Until recently, stolen passwords were sold on the dark web for thousands of dollars. Now they are available for free, in plain-text, and billions strong. This means that anyone can break into an account by manually testing a leaked username and password against online logins. Alternatively, they could use a list of common passwords and test against random usernames in the hopes that someone in the organization is using a weak password. In response, organizations need to block the same passwords for their users – or risk data exposure.
You can enhance your password settings by not only blocking leaked passwords, but also high-probability passwords within your organization. Active Directory password screening allows you to relax policy requirements such as character complexity, and expiration periods, while maintaining your desired level of security.
It takes a single leaked password to create risk and potential compromise. While a limited password list of 1000 passwords offer some protection, a larger list will consider billions of passwords, some of which are considered weak solely because they can be found on a leaked password list.
Blocking billions of leaked passwords in your organization can be a manual process. To stay protected against new threats, organizations will need to continually grow and update their list. A third-party password screening service can simplify the process of managing the list of leaked passwords. With the service protecting your organization from leaked passwords, you can focus on building a custom dictionary to cover more targeted attacks.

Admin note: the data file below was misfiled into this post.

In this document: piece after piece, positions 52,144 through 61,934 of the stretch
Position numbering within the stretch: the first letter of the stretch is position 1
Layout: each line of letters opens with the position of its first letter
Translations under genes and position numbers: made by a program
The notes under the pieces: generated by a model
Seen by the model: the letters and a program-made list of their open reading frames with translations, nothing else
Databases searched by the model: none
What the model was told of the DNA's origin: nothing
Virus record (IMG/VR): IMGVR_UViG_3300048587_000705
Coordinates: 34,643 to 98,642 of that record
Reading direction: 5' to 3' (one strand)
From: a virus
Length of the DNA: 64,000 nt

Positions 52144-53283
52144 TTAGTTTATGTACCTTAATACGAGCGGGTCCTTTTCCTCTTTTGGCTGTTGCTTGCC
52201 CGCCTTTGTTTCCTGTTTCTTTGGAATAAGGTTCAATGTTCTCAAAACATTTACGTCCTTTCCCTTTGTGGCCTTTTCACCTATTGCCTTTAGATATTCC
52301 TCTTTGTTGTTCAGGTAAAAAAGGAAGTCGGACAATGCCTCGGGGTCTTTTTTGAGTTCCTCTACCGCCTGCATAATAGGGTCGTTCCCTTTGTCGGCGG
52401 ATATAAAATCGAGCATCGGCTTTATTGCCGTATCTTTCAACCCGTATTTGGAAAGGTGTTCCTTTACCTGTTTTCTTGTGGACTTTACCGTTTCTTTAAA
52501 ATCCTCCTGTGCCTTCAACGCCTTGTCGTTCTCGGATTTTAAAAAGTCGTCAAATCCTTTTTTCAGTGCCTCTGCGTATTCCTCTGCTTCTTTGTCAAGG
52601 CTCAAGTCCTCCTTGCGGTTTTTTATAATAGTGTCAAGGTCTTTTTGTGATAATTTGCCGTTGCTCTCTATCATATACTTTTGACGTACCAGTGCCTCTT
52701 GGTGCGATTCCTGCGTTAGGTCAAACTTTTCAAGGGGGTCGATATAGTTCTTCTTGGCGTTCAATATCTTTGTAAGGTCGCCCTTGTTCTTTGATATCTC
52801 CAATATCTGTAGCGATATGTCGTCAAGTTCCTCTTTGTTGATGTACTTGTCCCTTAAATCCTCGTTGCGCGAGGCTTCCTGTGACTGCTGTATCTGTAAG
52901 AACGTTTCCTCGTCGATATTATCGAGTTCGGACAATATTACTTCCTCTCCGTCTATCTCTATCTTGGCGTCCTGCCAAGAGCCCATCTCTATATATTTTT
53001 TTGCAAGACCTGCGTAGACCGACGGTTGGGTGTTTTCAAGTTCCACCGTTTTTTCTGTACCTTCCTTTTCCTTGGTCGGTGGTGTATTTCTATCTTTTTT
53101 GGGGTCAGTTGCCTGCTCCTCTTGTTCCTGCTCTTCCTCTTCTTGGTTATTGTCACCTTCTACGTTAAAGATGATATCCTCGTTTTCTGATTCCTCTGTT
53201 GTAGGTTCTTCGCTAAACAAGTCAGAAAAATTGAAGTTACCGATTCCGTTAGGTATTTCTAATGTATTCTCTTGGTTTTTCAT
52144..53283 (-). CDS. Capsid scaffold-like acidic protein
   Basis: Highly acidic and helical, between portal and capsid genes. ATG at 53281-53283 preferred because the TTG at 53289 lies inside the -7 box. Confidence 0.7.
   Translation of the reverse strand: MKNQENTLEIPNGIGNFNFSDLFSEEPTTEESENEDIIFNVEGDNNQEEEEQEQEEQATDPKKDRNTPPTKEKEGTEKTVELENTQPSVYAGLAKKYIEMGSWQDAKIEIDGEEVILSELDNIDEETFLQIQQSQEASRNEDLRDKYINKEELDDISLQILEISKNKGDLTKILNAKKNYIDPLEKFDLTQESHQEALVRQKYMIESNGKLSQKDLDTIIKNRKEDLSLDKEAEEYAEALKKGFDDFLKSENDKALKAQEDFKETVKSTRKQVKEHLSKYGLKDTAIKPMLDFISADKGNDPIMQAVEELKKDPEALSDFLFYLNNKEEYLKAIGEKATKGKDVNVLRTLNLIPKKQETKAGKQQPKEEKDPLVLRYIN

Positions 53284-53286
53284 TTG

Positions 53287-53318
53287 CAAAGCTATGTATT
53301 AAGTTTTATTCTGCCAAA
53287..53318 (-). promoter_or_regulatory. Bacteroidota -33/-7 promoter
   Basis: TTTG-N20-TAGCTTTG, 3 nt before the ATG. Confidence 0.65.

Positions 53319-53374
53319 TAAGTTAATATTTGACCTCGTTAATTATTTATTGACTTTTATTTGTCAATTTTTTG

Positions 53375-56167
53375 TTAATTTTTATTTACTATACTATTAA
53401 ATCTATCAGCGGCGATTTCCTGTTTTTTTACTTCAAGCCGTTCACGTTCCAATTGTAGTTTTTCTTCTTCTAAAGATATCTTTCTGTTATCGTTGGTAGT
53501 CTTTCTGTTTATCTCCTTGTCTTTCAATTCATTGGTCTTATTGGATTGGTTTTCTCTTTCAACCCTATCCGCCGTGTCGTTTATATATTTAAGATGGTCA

A custom dictionary should include passwords relevant to your organization – anything containing company name, locations, services, industry terms, and any relevant acronyms. With the right solution in place, you can apply additional settings to ensure users cannot bypass the dictionary with predictable patterns, such as character substitution, the password in reverse, or even adding a number or exclamation mark to the end of the password. For more information, see our Best practices for configuring a custom dictionary.